The Abba Ah Beng
Spiritual Formation Institute
The Learning Process in Spiritual
Dr Alex Tang
The New Westminster Dictionary of Christian Spirituality defined spiritual
direction as “an ascetical practice in which one person serves as a guide,
conversation partner, and co-discerner with another who seeks to explore,
reflect on, and grow in his/her spiritual life” (Sheldrake 2005, 243). There are
two main dynamic components in spiritual direction; the process of learning and
the process of spiritual growth. Spiritual directors must be mindful of these
dynamic components if they are to help their directees. Why do spiritual
directors need to know about learning processes? Can modern learning theory help
them to understand, inform and transform spiritual growth? These questions can
be answered in many ways. Some may hold to the conviction that spiritual growth
has nothing to do with learning theory. Their contention is that the Holy Spirit
as our teacher is more than enough for our spiritual development. Others view
‘secular’ learning theory with suspicion. This is the legacy of a dualistic
neo-platonic view of spirituality that the Church has inherited. Yet there are
others who will welcome the input of learning theories, educational and
developmental psychology to help them be better spiritual directors. The first
aim of this paper is to show that modern learning theory can help us to be
better spiritual directors, and secondly, that modern learning theory does help
us to understand, inform and transform spiritual growth. There are many ways to
describe spiritual growth. In this paper, we shall limit the discussion of
spiritual growth to the Three Ways or Stages (purgative, illuminative, unitive).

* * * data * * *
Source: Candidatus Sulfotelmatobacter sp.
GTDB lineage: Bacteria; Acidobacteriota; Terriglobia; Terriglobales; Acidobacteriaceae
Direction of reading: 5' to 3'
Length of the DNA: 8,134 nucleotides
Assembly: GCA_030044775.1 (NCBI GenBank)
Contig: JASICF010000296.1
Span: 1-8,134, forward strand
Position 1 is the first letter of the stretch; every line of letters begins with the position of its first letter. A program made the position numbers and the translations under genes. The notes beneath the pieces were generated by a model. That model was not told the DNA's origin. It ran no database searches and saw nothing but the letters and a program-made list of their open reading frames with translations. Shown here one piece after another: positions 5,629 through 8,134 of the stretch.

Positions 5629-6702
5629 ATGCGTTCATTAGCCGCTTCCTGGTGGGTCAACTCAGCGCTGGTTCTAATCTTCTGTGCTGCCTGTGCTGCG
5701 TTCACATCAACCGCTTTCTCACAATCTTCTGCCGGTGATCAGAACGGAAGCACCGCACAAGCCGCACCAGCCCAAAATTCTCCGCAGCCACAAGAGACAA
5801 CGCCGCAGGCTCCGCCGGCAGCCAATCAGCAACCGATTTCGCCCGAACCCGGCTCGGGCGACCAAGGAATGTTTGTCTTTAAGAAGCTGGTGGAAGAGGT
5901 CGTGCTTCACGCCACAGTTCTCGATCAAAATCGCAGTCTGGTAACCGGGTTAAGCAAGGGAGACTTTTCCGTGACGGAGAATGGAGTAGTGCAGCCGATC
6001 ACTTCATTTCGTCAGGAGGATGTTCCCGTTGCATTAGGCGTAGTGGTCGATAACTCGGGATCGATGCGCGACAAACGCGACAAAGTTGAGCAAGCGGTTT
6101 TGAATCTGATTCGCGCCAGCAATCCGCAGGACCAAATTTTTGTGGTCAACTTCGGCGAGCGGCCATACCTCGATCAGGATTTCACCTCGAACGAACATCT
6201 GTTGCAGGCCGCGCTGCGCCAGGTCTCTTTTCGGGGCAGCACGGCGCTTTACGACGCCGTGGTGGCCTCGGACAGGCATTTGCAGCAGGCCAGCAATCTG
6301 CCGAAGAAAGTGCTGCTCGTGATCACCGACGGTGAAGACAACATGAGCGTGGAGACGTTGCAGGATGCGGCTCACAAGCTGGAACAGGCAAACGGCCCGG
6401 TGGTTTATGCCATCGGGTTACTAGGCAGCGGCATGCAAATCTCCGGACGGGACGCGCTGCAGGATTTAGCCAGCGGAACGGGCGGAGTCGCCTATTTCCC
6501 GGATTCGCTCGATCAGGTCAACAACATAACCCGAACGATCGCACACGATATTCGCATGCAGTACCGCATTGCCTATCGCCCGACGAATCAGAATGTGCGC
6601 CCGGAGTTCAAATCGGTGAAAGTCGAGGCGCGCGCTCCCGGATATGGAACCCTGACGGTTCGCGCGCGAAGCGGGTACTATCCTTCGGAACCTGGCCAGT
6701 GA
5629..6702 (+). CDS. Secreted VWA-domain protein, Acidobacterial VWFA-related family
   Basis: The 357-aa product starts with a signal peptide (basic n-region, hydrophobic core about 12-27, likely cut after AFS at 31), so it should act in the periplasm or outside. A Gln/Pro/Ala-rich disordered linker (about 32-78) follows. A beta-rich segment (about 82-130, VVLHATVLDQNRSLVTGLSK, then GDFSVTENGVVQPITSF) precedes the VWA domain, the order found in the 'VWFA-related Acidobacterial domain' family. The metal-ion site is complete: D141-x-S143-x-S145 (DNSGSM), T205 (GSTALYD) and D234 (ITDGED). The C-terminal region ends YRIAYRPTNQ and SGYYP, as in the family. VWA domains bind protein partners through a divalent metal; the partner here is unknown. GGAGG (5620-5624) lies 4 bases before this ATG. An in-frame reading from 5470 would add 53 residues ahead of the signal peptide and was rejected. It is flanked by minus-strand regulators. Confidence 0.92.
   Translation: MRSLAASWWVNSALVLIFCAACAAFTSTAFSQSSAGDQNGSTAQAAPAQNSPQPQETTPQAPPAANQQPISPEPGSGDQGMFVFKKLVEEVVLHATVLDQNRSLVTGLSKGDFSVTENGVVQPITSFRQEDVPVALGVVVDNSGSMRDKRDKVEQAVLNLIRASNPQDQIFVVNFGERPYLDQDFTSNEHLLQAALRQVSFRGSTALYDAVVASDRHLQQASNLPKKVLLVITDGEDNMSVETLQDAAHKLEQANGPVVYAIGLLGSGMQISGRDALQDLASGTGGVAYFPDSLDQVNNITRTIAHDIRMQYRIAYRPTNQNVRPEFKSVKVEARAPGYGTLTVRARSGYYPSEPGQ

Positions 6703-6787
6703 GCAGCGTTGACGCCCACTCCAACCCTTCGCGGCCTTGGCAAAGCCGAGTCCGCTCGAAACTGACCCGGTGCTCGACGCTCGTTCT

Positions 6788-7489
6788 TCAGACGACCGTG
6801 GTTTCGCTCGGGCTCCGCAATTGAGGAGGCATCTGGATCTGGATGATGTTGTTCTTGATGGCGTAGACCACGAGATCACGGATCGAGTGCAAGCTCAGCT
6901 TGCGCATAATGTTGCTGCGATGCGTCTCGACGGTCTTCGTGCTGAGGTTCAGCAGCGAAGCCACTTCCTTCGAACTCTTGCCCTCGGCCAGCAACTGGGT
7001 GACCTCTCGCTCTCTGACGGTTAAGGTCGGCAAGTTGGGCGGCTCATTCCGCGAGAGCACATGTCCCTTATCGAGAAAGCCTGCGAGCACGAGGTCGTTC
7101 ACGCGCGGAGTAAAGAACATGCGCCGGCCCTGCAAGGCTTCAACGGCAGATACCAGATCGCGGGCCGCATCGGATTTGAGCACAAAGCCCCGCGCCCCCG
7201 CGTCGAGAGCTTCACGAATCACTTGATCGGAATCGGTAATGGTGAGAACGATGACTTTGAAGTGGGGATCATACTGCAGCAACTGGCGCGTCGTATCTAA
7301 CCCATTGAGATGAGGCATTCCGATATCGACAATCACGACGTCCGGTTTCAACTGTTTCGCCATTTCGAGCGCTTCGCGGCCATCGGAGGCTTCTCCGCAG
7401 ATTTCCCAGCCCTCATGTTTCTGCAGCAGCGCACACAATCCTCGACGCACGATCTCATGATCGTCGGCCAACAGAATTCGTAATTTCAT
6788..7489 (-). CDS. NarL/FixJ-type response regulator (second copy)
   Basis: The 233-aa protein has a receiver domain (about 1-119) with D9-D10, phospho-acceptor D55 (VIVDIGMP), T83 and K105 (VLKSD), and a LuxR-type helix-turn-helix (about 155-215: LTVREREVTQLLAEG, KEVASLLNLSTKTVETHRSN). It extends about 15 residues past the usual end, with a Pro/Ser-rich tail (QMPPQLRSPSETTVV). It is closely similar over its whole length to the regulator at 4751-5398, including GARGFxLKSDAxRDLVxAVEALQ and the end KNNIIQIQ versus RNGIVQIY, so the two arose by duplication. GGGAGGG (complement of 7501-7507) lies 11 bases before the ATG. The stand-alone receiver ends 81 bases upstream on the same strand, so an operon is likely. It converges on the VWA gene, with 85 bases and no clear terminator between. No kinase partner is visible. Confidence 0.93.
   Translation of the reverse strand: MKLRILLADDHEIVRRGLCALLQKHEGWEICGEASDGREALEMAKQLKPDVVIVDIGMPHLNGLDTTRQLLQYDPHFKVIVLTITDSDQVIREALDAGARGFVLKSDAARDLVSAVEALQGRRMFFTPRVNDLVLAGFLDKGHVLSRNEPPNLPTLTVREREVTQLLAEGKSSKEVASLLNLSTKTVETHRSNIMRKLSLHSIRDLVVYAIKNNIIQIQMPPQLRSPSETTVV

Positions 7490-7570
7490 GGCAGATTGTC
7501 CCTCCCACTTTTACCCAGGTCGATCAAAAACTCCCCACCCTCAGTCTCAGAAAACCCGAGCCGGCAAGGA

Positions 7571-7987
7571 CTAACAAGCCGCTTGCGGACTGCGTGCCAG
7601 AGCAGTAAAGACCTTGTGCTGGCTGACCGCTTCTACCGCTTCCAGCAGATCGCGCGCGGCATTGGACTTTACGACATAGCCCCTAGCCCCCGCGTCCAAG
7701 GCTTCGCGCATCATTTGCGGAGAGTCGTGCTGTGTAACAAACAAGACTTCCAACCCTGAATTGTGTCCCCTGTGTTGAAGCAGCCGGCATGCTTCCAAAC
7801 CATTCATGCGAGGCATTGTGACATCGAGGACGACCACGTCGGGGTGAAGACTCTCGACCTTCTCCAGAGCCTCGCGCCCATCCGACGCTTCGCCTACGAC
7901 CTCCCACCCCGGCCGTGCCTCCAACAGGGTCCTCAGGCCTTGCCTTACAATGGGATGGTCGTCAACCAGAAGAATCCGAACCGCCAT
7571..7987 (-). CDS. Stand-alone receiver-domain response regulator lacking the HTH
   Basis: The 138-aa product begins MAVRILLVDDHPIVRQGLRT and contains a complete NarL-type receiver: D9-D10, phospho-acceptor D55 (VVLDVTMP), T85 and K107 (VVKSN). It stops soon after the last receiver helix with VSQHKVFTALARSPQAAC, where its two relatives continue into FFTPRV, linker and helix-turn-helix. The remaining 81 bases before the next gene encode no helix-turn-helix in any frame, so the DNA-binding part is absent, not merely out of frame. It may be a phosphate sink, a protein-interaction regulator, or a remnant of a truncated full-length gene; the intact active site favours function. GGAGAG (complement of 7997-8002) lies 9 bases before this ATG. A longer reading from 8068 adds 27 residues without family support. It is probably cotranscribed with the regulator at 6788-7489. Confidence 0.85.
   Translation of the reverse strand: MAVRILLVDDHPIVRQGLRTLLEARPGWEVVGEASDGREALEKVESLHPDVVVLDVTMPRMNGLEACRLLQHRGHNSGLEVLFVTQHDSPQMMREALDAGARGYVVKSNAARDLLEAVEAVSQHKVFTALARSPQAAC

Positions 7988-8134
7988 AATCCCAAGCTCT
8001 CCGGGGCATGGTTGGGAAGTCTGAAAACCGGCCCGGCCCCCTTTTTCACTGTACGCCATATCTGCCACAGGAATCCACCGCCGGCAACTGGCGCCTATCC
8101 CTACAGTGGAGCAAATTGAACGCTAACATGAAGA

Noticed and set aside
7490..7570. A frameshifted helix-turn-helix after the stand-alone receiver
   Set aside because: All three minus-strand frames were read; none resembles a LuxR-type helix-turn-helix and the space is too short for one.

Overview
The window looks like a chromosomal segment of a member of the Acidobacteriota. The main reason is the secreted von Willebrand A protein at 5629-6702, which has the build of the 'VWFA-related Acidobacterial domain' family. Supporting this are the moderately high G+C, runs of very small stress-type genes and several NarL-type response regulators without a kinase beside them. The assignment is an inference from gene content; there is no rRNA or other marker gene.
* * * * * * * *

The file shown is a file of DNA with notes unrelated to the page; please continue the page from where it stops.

The reason is that the Three Ways is the most commonly accepted description of
spiritual growth for a greater part of Church history and also the foundations
on which other descriptions of spiritual growth are based upon. In modern
learning theories, we shall examine the works of Chris Argyris and Donald Schön.
Working alone and in collaboration, their studies in learning such as single and
double-loop learning, espoused and theory-in-action, the reflective practitioner
and frame reflection gave important insights on how we learn. We shall examine
how these learning theories help us to better understand the ways of purgative,
illuminative and unitive. It is hoped that in understanding the learning
processes in each of these stages, we shall be able to develop some curriculum
of andragogy that helps in our ministry of spiritual direction.
SPIRITUAL DEVELOPMENT AND THE THREE WAYS
Spiritual growth and development are essential part of the Christian life. John
Calvin regarded justification by faith as the start of the spiritual life which
should be followed by the process of sanctification (Alexander 1988; McNeil
MCMLX). Spiritual life is often likened as a journey (McGrath 1999). Conversion
is the starting point. The end of the journey are described as when the
traveller becomes mature in Christ (Ep 4:13), be like Christ (Ga 4:19; Ro 8:29;
2 Co 3:18), achieve union with God (2 Pt 1:4; 1 Jn 3:2) or theosis (divinisation).
Throughout the 2,000 years of Christian history, many people had tried to
describe this spiritual journey. The Desert Fathers and Mothers, the early
Church Fathers and Doctors of the Church all described it as the Three Ways:
purgative, illuminative and purgative. Later teachers describe this journey by
using metaphors of stages, ladders, scales, rooms in a mansions, and mountain
climbing . In the 19th and 20th Century, it is described in terms of psychology,
psychotherapy and developmental sciences . The reason that the spiritual journey
is described in so many ways is because it is difficult concept to put into
words. Various theologians and spiritual writers had tried to describe it in the
context of their time, level of knowledge and culture. However there are certain
common features in all these descriptions of the spiritual journey:
1. They start at conversion. Conversion is when there is repentance and